This is another reflection on my time at Learning Technologies 2017. Much fat was chewed and I find myself with interesting matters to reflect on again.
Today I find my mind orbiting the theme of digital literacy. This was a phrase I had not heard before in the conference (my lack of attention I suspect). Digital capability or competence has come up many times before. Most often and tiringly, as a deficiency in L&D teams. There was an echo of fragile confidence in teams, colleagues and ourselves to create solid digital experiences for learners. Adding to the anecdotal evidence, I would say that this was less of an issue this year (from my own anecdote digest). There was much concern still about the digital literacy of senior managers and of IT departments but less about ourselves. Progress of a sort.
Digital literacy is a stalwart from the lexicon of my BBC days, when we would fret over how best to raise levels and close the digital capability gaps in the UK population. With typical BBC hubris, we would assume a central position in campaigns and march out to educate the populace. In fact, I think the iPlayer has done more to raise the bar of digital confidence nd understanding than any social action campaign by the BBC. It offers a service that people understand and is designed to stick to it. A well designed product with a singular use case is alway a solid foundation to bring any doubters on board. “Watching the favourite telly shows you missed” is a good call to action and remains so.
Facebook has changed the game of digital confidence for users. At least the combination of the Faceboook mobile app and smartphone adoption have. It has been common to worry about older users and their confidence in taking digital steps. Huge numbers of the over 65s are regularly sharing and commenting now. This platform has been responsible, in part, for a couple high profile elections amongst these demographics. Again, a well designed product for a clear use. We can worry less about those further reaches of demography for our content and services if we design well. Or just use Facebook, maybe. If we speak the language of our users in the conversational spaces they gather themselves, we will seem literate to them and can become useful and interesting to them.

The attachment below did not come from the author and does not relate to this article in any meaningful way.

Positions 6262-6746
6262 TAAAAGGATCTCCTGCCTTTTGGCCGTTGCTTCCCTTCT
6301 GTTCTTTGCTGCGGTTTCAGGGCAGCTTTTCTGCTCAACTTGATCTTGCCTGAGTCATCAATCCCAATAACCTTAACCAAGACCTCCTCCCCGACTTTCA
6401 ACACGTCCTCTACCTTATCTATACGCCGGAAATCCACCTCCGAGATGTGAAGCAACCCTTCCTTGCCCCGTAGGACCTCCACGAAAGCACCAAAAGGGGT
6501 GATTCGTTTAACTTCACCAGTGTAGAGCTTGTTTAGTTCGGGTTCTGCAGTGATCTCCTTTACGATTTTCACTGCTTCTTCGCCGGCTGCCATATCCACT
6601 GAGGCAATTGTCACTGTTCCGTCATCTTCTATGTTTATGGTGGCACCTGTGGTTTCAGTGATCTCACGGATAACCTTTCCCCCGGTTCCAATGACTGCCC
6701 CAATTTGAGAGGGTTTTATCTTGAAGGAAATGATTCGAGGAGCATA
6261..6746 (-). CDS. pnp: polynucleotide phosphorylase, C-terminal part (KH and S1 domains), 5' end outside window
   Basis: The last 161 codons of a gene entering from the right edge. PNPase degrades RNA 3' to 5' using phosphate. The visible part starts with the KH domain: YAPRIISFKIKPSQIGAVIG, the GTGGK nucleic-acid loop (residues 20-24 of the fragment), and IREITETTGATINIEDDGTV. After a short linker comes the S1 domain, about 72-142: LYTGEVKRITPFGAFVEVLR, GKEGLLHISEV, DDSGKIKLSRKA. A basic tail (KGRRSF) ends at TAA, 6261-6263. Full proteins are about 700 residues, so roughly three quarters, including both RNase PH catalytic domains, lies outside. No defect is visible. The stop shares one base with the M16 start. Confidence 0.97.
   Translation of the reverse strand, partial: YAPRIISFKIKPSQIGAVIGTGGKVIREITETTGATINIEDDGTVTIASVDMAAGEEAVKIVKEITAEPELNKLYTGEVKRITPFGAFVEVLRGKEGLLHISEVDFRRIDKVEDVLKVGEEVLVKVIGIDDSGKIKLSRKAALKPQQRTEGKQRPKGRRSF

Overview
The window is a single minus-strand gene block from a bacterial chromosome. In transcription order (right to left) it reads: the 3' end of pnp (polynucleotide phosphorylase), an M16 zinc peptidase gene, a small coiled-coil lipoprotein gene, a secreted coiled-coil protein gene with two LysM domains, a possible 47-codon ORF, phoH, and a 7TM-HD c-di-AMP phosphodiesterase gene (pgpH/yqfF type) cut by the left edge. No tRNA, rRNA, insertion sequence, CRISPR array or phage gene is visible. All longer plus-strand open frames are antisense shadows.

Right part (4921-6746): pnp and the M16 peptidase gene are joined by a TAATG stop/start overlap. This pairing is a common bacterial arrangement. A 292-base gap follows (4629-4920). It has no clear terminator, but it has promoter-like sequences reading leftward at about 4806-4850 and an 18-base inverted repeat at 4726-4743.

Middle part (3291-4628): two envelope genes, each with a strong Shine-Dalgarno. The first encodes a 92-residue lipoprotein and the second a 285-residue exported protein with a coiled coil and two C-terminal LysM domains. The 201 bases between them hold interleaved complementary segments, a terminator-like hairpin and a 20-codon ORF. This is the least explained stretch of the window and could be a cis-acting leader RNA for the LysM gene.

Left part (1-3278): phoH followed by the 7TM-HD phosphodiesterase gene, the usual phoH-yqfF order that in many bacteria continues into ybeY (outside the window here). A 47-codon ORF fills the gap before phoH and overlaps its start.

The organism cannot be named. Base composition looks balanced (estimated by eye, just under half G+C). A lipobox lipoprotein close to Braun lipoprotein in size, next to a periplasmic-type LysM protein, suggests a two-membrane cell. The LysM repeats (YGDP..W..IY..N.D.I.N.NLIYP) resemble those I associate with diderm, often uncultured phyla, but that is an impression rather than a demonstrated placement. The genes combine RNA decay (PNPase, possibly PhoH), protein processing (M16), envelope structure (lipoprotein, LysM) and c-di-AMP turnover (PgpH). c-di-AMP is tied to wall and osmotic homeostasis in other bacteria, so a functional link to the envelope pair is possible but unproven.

On the other hand ( and typing this from a position of a certain age) I find my own levels of literacy undermined by Snapchat. Like many of my anxious contemporaries, I have had a go to see what all the fuss is about. To see what the youngsters are on about and to cling to connection with my ageing kids. It went quite badly and I confess that I don’t like Snapping very much. It leaves me with furrowed brow. As an interesting twist in product design, I am being designed out of the service. Or at least it is designed with no regard for me whatsoever. It’s kind of deliberately confusing. The UI and design is consciously tricky apparently, particularly for us older folks who have grown up with certain usability conventions. Successfully confusing, I might add. These features may evolve as the business needs to demonstrate a revenue model that ad executives can be confident of. We shall see…
Besides these demographic challenges and positions, there are more serious literacy chasms to cross. The pressing digital literacy challenges are now privacy, security, safety and the small matters of truth and trust. These are real challenges to gather around and support. (Use of Facebook becomes a little more problematic on all of these fronts). How we judge veracity of information, who knows what about us and why, where does our identity reside, can we keep it safe from harm? These are the pressing literacies we need to rehearse and develop. They are hard work too. Few services are designed to make these issues transparent.
I am no clearer now than I was when I started typing. Back to literacy school for me.